Chief economic mouthpiece of the Federal Government, Treasurer Scott Morrison has rejected an Australia Institute suggestion that taxes should be raised to address inequality and ensure continued prosperity, describing this as a “numpty of an idea”, adding that “the idea that you increase taxes to grow the economy is stupid”1.
Morrison has stood by the government’s full plan to deliver all its $65 billion in business tax cuts, and stated that “we’ve had significant success already in delivering tax cuts for small and medium-sized businesses, and we’re looking at being able to continue to pursue the full tax cuts right across the board, because we know that if you tax your economy less, it grows more”2. Of course, the Coalition’s mantra of ‘Jobs and Growth’ indicates that growth and jobs are intimately causally related.
The tax take for Australia as a percentage of GDP as at 2015 was 35.6%. So, if taxing the economy less is a way to growth and prosperity, then countries like the UK (38.1%), New Zealand (39.4%), Canada (40.6%), Netherlands (42.8%), Germany (44.5%), European Union (44.6%), Euro area (46.2%), Sweden (49.8%), Austria (49.9%), Belgium (51.3%), France (53.1%), Denmark (53.3%), Finland (54.4%) and Norway (54.9%)3must be in diabolical economic trouble, and in desperate need of the wisdom of someone like Scott Morrison. Currently, Australia has a growth rate of 2.9% whereas that of New Zealand is 3.1%, Canada is 1.5%, Netherlands 2.2%, Germany 1.9%, Sweden 3.2%, Austria 1.5%, Belgium 1.5%, France 1.2%, Denmark 2.0%, Finland 1.9%, Norway, 1.1%4. So, given that Sweden has a tax take almost 1.5 times that of Australia, its growth is higher. Clearly, tax is not the only factor at play here.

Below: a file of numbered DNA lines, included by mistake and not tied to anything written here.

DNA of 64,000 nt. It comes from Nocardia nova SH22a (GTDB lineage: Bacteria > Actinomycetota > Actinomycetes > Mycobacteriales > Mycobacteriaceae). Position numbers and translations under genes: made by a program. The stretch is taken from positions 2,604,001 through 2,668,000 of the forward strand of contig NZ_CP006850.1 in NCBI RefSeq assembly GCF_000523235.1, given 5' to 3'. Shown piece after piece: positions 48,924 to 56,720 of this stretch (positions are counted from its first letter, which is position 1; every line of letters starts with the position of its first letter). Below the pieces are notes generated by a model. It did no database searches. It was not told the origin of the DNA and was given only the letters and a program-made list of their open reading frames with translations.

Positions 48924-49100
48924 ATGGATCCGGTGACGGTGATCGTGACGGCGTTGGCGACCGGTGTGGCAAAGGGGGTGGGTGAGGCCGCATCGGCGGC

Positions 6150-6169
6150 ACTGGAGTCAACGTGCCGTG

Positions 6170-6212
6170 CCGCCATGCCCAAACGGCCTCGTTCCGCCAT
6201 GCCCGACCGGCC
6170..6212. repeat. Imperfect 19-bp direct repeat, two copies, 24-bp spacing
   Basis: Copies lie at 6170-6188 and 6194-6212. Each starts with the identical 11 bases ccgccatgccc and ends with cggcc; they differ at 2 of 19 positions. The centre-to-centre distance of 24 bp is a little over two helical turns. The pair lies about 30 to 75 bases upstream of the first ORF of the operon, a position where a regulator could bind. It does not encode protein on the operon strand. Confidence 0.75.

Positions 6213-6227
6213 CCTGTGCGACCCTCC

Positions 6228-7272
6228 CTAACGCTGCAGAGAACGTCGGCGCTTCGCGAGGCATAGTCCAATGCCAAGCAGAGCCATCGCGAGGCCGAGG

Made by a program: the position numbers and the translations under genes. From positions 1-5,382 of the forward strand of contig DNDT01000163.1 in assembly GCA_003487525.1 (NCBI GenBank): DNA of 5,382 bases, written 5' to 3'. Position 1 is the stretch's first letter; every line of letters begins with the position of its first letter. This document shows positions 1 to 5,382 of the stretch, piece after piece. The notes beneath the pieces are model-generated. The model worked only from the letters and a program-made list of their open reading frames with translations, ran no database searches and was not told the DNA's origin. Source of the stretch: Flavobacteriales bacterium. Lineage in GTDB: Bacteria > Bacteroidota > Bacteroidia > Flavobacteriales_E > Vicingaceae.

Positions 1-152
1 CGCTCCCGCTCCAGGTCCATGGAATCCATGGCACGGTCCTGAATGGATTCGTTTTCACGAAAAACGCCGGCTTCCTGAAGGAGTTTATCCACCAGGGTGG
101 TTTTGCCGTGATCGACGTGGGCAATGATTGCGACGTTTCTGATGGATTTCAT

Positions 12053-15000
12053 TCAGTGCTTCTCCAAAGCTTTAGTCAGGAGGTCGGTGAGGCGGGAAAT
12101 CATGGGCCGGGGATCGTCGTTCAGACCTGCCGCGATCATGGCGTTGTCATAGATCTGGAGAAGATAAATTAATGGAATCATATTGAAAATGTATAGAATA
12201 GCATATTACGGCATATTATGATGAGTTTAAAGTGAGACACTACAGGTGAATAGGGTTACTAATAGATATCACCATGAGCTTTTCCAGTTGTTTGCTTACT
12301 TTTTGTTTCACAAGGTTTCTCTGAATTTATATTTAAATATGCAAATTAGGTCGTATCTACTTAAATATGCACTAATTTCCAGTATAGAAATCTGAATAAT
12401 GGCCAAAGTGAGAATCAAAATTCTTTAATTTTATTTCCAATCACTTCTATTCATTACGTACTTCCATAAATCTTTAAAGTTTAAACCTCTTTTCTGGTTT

The unemployment rate in Australia (in late 2017) is 5.5%, in New Zealand it is 4.5%, Canada 5.8%, Netherlands 4.5%, Germany 3.6%, Sweden 6.6%, Austria 5.4%, Belgium 6.3%, France 8.9%, Denmark 5.4%, Finland 8.3% and Norway 4.0%. This also shows that the relationship between growth and employment is not a simple one as Morrison and the Coalition would seem to indicate.
What Morrison is really on about, is delivering growth in profits to big business and higher remuneration for CEOs and senior managers in those big businesses, presumably in the hope that they will keep the donations to his party flowing. Despite all their bluster about jobs and growth and the fact that the Australian economy is growing slightly higher than the world average (~2.7%)4and the OECD average (~2.5%), our unemployment rate is not dropping significantly, having mostly been between 5.8% and 5.5% for the last three years6.
Perhaps the most telling statistic is the GDP per capita. In Australia, this rose more or less steadily until the GFC, when it declined from about $US49,700 to about $US42,700. It then skyrocketed to about $US67,800. Since 2013, when the current Coalition government was elected, GDP per capita has been in freefall, and in 2016 was at $US49,900, much the same as it was before the GFC, a decade ago, and $US18,000 less than when this government was elected. While most countries have suffered a fall in per capita GDP between 2013 and 2016, in few western democracies has it been as precipitous as that experienced by Australia. That is the price of having a government wedded to the outmoded neoliberal economic theory.
Morrison seems unable to grasp the fact that, despite all the available evidence, the economic model to which he adheres is outmoded. On top of this, he is now blaming the Opposition Leader for not holding a Banking Royal Commission7, seemingly unaware that all his previous utterances in which he pilloried the concept are still online and available to one and all. As a consequence, I am leaning towards the assessment that Scott Morrison is indeed a simpleton.